Army Chief of Staff Nominee: Service Chiefs Need Enhanced Role in Acquisition

By Allyson Versprille

By Graham Kilmer
Gen. Mark A. Milley, nominee for the Army chief of staff, said July 21 in his confirmation hearing that the service chiefs need greater involvement in the acquisition process.
“I think the service chiefs should have an increased role across the entire acquisition process,” Milley said, before the Senate Armed Services Committee.
Committee Chairman Sen. John McCain, R-Ariz., introduced legislation in the National Defense Authorization Act to reform the military's acquisition process. Among the proposals is to make service chiefs more accountable for when programs go over budget or fail to deliver. 
Responding to emerging security threats will require the Army to review and reform its current acquisition process, McCain said in his opening statement. The Army has a “dismal” record when it comes to acquisition that includes such failed programs as the RAH-66 Comanche helicopter, and the XM2001 Crusader self-propelled howitzer, he added. McCain in his statement pushed his plan to enhance role for the service chiefs in the acquisition process.
“Billions of dollars have been wasted on programs that never became operational,” McCain said.
Programs such as the joint light tactical vehicle are important to enhancing critical capabilities such as tactical mobility and medical evacuation, McCain said. These new programs will undoubtedly need additional resources, but will also require the Army to “learn the lessons of its failed acquisition programs,” McCain said.
Milley also said service chiefs should be accountable for ensuring that funding will be available before moving new programs forward. 
During his testimony, Milley echoed statements made in a confirmation hearing last week by Marine Corps Gen. Joseph Dunford, nominee for chairman of the Joint Chiefs of Staff, that Russia poses the greatest existential security threat to the United States because of its nuclear capabilities and its aggressions in Georgia and Ukraine.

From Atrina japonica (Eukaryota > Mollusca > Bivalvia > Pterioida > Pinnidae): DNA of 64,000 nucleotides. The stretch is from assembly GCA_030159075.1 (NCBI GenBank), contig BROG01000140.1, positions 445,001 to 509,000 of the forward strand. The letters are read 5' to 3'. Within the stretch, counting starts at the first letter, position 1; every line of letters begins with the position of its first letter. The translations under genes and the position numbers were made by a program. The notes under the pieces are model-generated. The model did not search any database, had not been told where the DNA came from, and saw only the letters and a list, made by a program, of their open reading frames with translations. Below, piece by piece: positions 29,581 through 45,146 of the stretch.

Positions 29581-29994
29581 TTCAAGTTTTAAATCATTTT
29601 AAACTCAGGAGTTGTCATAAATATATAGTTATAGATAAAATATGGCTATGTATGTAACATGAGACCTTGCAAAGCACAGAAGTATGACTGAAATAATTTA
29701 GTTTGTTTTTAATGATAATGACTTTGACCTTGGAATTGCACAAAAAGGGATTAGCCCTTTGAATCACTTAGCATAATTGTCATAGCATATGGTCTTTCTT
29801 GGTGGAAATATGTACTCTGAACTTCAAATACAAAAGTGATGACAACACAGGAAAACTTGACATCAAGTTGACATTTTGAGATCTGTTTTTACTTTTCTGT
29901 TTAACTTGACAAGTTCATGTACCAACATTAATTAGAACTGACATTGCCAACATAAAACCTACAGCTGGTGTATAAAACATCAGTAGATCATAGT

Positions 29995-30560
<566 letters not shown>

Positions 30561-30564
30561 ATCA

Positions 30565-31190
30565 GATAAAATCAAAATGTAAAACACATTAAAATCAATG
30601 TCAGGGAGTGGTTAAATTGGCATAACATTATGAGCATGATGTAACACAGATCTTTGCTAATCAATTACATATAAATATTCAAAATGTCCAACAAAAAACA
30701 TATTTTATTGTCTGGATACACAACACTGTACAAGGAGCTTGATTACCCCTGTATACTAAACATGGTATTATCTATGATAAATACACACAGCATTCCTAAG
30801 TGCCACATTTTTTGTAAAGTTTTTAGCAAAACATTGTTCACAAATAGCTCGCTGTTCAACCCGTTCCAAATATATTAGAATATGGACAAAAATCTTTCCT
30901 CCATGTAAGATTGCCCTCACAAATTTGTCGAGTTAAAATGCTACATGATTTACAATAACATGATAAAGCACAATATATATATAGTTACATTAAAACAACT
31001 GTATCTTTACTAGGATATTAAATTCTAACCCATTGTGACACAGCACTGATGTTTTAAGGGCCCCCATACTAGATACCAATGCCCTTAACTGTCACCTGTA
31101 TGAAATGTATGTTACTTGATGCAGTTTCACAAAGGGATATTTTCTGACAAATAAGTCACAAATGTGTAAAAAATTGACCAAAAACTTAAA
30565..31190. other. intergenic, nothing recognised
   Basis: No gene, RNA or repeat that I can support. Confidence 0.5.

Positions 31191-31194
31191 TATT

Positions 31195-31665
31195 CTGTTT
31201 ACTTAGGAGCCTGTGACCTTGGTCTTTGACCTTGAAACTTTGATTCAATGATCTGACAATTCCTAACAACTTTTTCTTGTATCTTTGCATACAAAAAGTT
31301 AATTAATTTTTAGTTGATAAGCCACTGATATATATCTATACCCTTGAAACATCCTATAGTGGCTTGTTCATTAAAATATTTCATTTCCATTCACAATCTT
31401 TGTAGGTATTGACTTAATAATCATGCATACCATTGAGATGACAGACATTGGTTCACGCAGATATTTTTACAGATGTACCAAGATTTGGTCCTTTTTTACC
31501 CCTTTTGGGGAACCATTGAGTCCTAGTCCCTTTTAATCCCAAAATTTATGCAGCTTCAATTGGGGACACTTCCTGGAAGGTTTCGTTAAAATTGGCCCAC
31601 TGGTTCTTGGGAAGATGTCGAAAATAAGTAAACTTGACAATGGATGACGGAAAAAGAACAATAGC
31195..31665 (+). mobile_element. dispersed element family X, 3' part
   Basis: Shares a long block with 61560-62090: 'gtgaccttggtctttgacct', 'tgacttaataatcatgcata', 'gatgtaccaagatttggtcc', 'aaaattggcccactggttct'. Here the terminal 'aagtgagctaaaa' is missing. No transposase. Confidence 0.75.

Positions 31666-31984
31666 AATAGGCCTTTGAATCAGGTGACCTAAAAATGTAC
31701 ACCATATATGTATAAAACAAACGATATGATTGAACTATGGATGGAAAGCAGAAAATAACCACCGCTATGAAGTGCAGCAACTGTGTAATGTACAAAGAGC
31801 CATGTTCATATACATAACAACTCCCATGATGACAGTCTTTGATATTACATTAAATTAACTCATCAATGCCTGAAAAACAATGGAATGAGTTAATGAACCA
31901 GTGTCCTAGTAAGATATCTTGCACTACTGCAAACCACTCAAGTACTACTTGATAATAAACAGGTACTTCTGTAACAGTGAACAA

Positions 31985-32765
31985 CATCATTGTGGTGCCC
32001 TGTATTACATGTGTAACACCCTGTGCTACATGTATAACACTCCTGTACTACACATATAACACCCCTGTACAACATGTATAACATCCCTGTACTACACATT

“The activity of Russia since 2008 has been very, very aggressive,” said Milley.
Additional ground forces are necessary in the United States European command in order to deter Russia and assure allies of our commitments, said Milley.
China, North Korea, ISIS, and Iran also represent security threats to the United States, Milley said. The current strategy for defeating ISIS in Iraq and Syria will take a considerable amount of time — measured in years — said Milley.
Milley said he supports of a condition-based withdrawal from Afghanistan rather than a withdrawal based on a time-frame.
When asked by Sen. Jack Reed, D-R.I., how troop reductions would affect the readiness of the Army, Milley said because of the Army’s commitments around the world, reducing the active duty force from 490,000 to 450,000 would place the United States at “significant risk.”
In order to handle force reductions of that nature, the Army must work to integrate National Guard and Reserve elements into Army active force operations, said Milley. The National Guard has been key during the last decade of military operations in Afghanistan and Iraq, he added. Currently, mobilizing the National Guard is only possible through money from the overseas contingency operations fund and not the base budget, said Milley. Greater access to the National Guard will be critical, he said.
“I think our Guard could be used more effectively than what they are right now, other than private contractors,” said Sen. Joe Manchin, D-W.Va.
Milley said when he commanded troops in Afghanistan, there were roughly 1.5 contractors for every soldier deployed. “The amount of contractors we use is significant,” said Milley.
It would be more cost effective to use the National Guard and Reserve forces opposed to the more expensive contractor  forces in combat operations, said Manchin.
Following the deaths of four Marines recruiters during a shooting spree in Chattanooga, Tennessee, the Army should “seriously consider,” arming recruiting stations, Milley said. Until legal restrictions are lifted, “passive” measures should be put in place such as bullet-proof glass and better coordination with police, he said.
Photo: Gen. Milley at Senate Armed Services Committee hearing on his nomination for the Army's chief of staff (Defense Dept.)

Topics: Defense Department, DOD Leadership, DOD Policy

Comments (0)

Retype the CAPTCHA code from the image
Change the CAPTCHA codeSpeak the CAPTCHA code
Please enter the text displayed in the image.